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Virginia Tech researchers develop IGA for more efficient modeling of skin-stringer composites with complex cutouts

Aug 26,2021

Unitized structures are being used to construct lighter and more environment-friendly aircraft. Such advanced, multi-layered composite materials offer high strength-to-weight ratios and thus, are being increasingly used in aerospace and shipbuilding industries amongst others.

However, when used in hypersonic space vehicles, such structures experience significant temperature rise in a short time, resulting from the aerodynamic heating due to friction between the vehicle surface and the atmosphere. Such phenomena are more prominent during reentry and launch processes. For this reason, considering the thermal effects is important in the design and analysis of such structures.

Due to an increase in the requirements placed upon laminated composites, for a plethora of engineering applications, the use of plates with arbitrarily shaped cutouts are unavoidable. But the response of structures to loads can be significantly affected due to the presence of such cutouts. Since the study of laminated composites with cutouts is a complex problem, numerical methods are used extensively. Now, researchers at the Virginia Polytechnic Institute and State University (Virginia Tech, Blacksburg, Va., U.S.) have combined the recently evolved isogeometric analysis (IGA) to model curvilinearly stiffened composite panels with cutouts of various shapes and sizes.

According to Dr. Balakrishnan Devarajan, a former Ph.D student with the  Unitized structures Group at Virginia Tech, “IGA offers increased accuracy and efficiency and represents the exact geometry of the stiffeners at each level of mesh refinement. It also enables more flexibility in refinement near the areas where the stiffeners and composite plate are connected.”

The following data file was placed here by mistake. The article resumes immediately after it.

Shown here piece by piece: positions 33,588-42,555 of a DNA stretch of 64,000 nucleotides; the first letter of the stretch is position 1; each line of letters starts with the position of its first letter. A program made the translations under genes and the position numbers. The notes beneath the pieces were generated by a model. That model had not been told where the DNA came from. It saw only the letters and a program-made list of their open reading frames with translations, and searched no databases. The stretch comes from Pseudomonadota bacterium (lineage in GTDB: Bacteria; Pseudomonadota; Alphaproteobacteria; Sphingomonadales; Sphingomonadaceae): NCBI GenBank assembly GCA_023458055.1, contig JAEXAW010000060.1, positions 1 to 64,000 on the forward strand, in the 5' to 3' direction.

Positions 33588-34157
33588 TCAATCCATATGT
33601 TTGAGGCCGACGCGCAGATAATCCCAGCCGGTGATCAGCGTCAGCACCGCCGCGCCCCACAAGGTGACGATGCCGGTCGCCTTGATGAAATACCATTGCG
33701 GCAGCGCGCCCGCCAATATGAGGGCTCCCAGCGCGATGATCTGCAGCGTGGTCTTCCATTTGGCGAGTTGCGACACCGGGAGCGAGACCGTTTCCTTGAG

Development completed by Dr. Devarajan and his collaborator, Dr. Rakesh Kapania, introduces a novel way of achieving displacement continuity between the control points of the stiffener and the plate using an interpolation function matrix. The curvilinear stiffener was accurately generated by only three control points (Fig. 1). The researchers used multiple patches to create complex cutout geometries, and also formulated a methodology to enforce interface conditions that preserved the higher-order continuity across multiple patches. The developed method obviates the necessity of having the stiffener nodes be coincident with the nodes of the plate.

Analysis and comparison with standard finite element methods show higher rates of convergence, accuracy and efficiency using IGA. This work will soon be available as an opensource code on GitHub. The research has been published in the Composite Structures article: “Thermal buckling of curvilinearly stiffened laminated composite plates with cutouts using isogeometric analysis”.

At present, composite materials as one of the most popular materials, in the application of aircraft is more and more, everywhere. Domestic twin-aisle wide-body aircraft plan to use composite materials to reach more than 50%, this requirement not only reflects the necessity of composite materials, but also reflects the growing need for future aviation composite materials. The 7th Annual Aeronautical Materials and Manufacturing Technology International Forum 2021 will be held on December 2nd - 3rd, 2021, in Shanghai. You are welcome to participate.

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